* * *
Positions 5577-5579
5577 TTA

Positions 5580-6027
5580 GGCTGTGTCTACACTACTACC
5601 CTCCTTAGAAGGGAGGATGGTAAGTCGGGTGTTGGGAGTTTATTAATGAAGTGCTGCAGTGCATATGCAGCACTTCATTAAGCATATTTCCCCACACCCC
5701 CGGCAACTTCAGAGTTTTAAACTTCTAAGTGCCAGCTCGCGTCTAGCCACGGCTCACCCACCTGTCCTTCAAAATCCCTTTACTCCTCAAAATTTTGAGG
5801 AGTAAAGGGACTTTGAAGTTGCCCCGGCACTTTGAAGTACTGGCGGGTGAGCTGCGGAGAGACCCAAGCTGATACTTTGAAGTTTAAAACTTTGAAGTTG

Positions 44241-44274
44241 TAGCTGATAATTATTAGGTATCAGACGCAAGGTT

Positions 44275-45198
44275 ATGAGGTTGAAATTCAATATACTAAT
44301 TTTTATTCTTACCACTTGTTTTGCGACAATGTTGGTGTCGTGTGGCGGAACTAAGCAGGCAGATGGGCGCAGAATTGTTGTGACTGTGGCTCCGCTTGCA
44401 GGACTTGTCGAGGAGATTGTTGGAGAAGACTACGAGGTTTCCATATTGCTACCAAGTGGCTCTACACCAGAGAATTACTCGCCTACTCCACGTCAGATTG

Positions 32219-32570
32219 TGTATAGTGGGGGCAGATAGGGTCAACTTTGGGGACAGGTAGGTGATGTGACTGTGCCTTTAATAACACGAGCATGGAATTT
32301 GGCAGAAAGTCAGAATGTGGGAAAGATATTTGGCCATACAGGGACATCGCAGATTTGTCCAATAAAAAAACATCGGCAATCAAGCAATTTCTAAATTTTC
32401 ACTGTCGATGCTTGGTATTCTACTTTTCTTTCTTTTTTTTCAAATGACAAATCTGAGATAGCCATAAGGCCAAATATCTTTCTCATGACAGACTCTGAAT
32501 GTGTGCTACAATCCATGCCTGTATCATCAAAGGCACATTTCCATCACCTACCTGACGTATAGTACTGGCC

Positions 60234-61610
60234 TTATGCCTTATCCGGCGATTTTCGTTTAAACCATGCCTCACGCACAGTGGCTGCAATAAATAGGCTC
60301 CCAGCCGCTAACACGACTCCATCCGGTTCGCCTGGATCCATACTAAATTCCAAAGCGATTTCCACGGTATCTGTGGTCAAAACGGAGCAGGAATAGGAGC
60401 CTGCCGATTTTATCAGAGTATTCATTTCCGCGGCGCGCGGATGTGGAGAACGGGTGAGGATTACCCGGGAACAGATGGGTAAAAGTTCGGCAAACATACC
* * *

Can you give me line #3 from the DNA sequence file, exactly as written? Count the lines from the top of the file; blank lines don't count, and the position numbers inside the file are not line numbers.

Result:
Positions 5580-6027